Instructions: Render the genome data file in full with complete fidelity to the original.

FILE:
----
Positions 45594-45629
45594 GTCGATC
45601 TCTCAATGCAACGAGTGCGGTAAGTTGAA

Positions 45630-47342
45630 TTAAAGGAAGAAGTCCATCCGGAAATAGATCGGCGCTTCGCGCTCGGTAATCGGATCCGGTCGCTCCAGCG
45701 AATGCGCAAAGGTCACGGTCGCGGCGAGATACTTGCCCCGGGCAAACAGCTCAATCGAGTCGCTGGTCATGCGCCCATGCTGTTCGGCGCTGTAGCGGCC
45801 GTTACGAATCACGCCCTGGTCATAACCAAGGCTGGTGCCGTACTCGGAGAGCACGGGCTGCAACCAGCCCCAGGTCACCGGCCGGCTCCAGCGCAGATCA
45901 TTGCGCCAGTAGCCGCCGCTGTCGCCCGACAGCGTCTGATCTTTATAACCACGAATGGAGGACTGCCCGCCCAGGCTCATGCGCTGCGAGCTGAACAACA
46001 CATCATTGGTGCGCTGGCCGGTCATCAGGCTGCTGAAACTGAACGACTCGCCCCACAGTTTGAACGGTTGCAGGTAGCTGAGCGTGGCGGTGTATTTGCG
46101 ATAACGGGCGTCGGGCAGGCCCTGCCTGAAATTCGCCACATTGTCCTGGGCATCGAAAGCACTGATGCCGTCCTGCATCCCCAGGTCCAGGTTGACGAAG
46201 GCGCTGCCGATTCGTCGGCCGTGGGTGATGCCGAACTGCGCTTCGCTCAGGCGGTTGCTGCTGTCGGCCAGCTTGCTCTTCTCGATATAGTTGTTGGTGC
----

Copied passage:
Positions 45594-45629
45594 GTCGATC
45601 TCTCAATGCAACGAGTGCGGTAAGTTGAA

Positions 45630-47342
45630 TTAAAGGAAGAAGTCCATCCGGAAATAGATCGGCGCTTCGCGCTCGGTAATCGGATCCGGTCGCTCCAGCG
45701 AATGCGCAAAGGTCACGGTCGCGGCGAGATACTTGCCCCGGGCAAACAGCTCAATCGAGTCGCTGGTCATGCGCCCATGCTGTTCGGCGCTGTAGCGGCC
45801 GTTACGAATCACGCCCTGGTCATAACCAAGGCTGGTGCCGTACTCGGAGAGCACGGGCTGCAACCAGCCCCAGGTCACCGGCCGGCTCCAGCGCAGATCA
45901 TTGCGCCAGTAGCCGCCGCTGTCGCCCGACAGCGTCTGATCTTTATAACCACGAATGGAGGACTGCCCGCCCAGGCTCATGCGCTGCGAGCTGAACAACA
46001 CATCATTGGTGCGCTGGCCGGTCATCAGGCTGCTGAAACTGAACGACTCGCCCCACAGTTTGAACGGTTGCAGGTAGCTGAGCGTGGCGGTGTATTTGCG
46101 ATAACGGGCGTCGGGCAGGCCCTGCCTGAAATTCGCCACATTGTCCTGGGCATCGAAAGCACTGATGCCGTCCTGCATCCCCAGGTCCAGGTTGACGAAG
46201 GCGCTGCCGATTCGTCGGCCGTGGGTGATGCCGAACTGCGCTTCGCTCAGGCGGTTGCTGCTGTCGGCCAGCTTGCTCTTCTCGATATAGTTGTTGGTGC